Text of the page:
Dr. Jon Vogels’ parting words to the Class of 2020


Editor’s Note: This is the Commencement speech for the Colorado Academy Class of 2020 by Upper School Principal Dr. Jon Vogels.

My approach to this Commencement address has taken several detours in the past few months. Originally, I thought I would play off the “20-20 vision” theme. I imagined I would talk about how you have all set your sights high and dedicated yourself to seeing the future clearly. But in the end, that approach would have been too obvious and clichéd, and that just wouldn’t be appropriate for such a creative class. Plus, as someone who has never had anything close to perfect eyesight myself, I just don’t think I could put my heart into that theme.

I planned to move past the vision concept by noting the satisfying nature of the numbers Twenty-Twenty. Not since the Class of 1010 have we seen such round numbers. (I personally don’t think 1515 has the same smoothness.) It even looks good in Roman numerals: MMXX. Now, I know the mathematicians among you might have appreciated this approach, but in the end, I felt like it was too cold, too calculated. Just a series of numbers, after all.

Then, of course, I thought about discussing the hardships you have endured being the COVID-19 class. Historic, unprecedented, surreal: all of these descriptors and more are fitting. You will forever be known as the graduating class that endured a pandemic. But that, too, feels like an overused theme now, and I believe we are all sick of thinking about this nasty virus and how it has upended our lives, anyway. Let’s try something else.

What makes the Class of 2020 special 

I would rather take a more personalized approach and home in on what makes you, the Class of 2020, a special group.

Such a diversity of interests in this class! In this group we have future doctors, lawyers, and architects. We have budding artists, economists, athletes, businesspeople, and at least one ichthyologist. We have students who want to serve in the military, lead nonprofits, and work in science labs. Some students in this class will conquer all things technological, while others will spend their lives helping others develop meaningful human relationships. Some of you will probably do both.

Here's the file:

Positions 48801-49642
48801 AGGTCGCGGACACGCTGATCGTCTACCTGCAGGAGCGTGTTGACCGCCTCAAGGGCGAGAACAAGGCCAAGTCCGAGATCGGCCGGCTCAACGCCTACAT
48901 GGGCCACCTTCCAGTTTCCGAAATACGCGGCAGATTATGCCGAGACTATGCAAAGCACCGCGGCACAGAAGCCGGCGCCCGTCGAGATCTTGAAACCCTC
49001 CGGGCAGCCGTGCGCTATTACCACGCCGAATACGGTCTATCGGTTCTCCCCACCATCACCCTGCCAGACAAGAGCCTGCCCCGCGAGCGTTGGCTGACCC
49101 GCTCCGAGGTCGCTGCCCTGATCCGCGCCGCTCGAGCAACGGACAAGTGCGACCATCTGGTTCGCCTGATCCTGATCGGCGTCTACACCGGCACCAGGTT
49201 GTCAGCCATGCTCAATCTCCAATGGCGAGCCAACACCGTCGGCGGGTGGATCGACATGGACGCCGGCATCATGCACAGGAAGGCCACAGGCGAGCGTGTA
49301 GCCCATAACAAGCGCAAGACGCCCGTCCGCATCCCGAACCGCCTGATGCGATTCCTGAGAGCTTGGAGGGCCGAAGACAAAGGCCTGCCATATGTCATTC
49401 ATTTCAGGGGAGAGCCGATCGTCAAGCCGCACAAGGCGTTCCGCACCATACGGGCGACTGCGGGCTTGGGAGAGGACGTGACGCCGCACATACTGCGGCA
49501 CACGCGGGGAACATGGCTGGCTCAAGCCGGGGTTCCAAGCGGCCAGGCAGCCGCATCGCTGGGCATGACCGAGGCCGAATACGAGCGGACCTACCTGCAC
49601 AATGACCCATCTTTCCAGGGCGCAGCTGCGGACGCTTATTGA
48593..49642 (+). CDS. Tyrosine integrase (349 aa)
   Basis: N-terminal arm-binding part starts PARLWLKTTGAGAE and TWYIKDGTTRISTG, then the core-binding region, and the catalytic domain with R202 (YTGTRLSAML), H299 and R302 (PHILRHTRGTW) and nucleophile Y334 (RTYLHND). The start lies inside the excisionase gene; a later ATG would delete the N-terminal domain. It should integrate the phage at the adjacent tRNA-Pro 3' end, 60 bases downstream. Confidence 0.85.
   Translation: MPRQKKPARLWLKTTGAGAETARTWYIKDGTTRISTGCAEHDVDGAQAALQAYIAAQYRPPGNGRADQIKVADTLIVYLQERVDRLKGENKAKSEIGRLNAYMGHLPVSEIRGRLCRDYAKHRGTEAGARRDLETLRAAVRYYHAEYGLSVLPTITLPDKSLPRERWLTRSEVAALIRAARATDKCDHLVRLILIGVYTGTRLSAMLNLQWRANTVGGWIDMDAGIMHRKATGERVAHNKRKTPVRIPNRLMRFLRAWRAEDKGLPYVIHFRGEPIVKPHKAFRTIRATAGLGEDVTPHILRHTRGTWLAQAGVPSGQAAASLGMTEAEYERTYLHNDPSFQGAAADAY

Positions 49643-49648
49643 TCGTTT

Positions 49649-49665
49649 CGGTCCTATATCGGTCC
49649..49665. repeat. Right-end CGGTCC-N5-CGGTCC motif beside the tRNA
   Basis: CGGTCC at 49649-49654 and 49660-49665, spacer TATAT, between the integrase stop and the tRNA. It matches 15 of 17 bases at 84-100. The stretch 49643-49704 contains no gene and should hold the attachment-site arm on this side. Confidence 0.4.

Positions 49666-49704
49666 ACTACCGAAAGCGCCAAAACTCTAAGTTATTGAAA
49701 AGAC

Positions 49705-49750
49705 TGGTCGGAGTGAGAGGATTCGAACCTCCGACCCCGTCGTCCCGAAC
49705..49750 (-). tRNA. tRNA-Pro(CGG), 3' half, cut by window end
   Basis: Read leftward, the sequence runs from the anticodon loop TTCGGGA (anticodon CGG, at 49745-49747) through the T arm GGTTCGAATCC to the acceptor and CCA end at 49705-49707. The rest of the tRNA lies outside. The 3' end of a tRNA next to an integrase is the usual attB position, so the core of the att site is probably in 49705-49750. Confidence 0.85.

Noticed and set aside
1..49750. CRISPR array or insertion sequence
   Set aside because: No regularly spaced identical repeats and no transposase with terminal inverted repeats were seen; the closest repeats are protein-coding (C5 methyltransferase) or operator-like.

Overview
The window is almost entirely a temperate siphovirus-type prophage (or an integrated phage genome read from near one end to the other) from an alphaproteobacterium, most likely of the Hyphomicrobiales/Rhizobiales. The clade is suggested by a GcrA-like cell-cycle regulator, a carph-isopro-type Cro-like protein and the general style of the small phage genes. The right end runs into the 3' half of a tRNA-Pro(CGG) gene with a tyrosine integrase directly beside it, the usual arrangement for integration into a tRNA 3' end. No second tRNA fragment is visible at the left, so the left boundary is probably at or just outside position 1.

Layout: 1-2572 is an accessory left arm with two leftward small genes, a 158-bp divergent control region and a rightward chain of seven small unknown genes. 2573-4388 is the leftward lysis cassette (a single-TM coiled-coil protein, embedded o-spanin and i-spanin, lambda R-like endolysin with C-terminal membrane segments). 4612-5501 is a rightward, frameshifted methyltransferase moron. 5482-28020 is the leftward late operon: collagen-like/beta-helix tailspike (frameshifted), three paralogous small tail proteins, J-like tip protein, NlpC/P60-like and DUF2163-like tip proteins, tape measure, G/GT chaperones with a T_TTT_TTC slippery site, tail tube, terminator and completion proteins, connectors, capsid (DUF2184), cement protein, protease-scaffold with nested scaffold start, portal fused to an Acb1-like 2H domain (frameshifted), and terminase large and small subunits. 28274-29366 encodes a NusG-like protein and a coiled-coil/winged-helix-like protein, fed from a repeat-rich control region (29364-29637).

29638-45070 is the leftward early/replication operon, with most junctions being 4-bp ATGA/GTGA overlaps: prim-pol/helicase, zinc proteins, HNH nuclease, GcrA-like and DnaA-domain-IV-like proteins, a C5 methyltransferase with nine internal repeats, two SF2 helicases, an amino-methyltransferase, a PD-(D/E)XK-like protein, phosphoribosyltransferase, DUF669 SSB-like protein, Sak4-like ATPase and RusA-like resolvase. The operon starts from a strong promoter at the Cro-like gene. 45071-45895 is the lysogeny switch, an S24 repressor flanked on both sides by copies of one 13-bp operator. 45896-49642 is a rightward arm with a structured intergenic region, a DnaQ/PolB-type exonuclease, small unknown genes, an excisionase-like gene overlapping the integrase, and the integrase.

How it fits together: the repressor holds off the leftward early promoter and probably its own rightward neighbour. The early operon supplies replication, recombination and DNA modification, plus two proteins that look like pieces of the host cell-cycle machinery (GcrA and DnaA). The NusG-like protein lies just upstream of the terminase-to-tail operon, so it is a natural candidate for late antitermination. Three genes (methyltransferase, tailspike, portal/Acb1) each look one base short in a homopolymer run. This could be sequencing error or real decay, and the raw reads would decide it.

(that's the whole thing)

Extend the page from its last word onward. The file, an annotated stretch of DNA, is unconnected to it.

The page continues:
But that list just focuses on what you all want to do. I am even more impressed with how you want to be. It’s clear that you want to live your lives with integrity and passion. Through your Senior speeches, REDI Lab presentations, Community Impact Projects, academic contests, and numerous pieces of writing, you have made it clear that you have perspective, maturity, and insight. And I hope one of the key takeaways from these past few weeks of confinement is that your desire to be out in the world, making a difference, has only intensified.

Some of you have weathered multiple medical challenges, family break-ups, and broken hearts. You have suffered great losses, including loved ones. You’ve testified in court and performed CPR. You’ve turned up, come out, leaned in, powered through. Along the way, you have had “ah-ha” moments that have provided you with even more wisdom and insight.

You have also reached incredible heights in all phases of your school life. You have distinguished yourselves on the stage, on the sports fields, in the Mock Trial courtroom, and especially in the classrooms and labs. As leaders, you have been role models and have provided much appreciated mentorship to our younger students. There are among you some whom I would already rank among the finest humans I have ever encountered, and you’re only 18.

I knew this class of 2020 was special from your early days as Freshmen. I was lucky enough to teach a group that year that epitomized the best of the class. I had a blend of new-to-CA Freshmen and others who had been at the school since Pre-K. In those months together in Room 142, I saw incredible growth, openness, and compassion. You were one of the most mature Ninth Grade groups I have ever encountered, while at the same being funny, and eager, and even a little eccentric at times. So a personal ‘thank you’ to Brian, Camille, Cisco, Ella, Gaby, Haley, Jorge, Kenzie, Mariko, Nancy, Quinn, Savannah, and Tyler.

My list of thanks can extend well beyond that group. Thank you, Seniors, for your tireless dedication to your areas of interest and your willingness to go all out to make the community better.

 ‘One of our most famous classes’

In his recent Zoom assembly, our guest speaker Bryan Terrell Clark predicted you would be one of the most innovative graduating classes ever. “History has its eyes on you,” he said, and he challenged you to look at this extended quarantine time as a sort of gift. Dealing with adversity often does spark innovation. But I would argue this class has been inclined that way all along. I have rarely seen the level of creativity and inventiveness amongst a group of students that I have seen from you.

You have designed and made your own hats and t-shirts, written plays and musicals, formed an Ethics Bowl Team that was one of the best in the country, built your own businesses, designed your own climbing walls, created graphic novels, built guitars and other musical instruments, performed at slam poetry contests, taken apart and put together engines, created the stands on which our Senior boards reside, made countless clever videos, performed for students at local elementary schools, and, yes, even posted some truly epic memes.

You, the Class of 2020, will certainly go down as one of our most famous classes. And not only because you were the ones who had your Spring trimester so rudely interrupted, but because of the quality of your character and the spirit you brought to this school. I encourage you all to maintain that sense of purpose in the years ahead.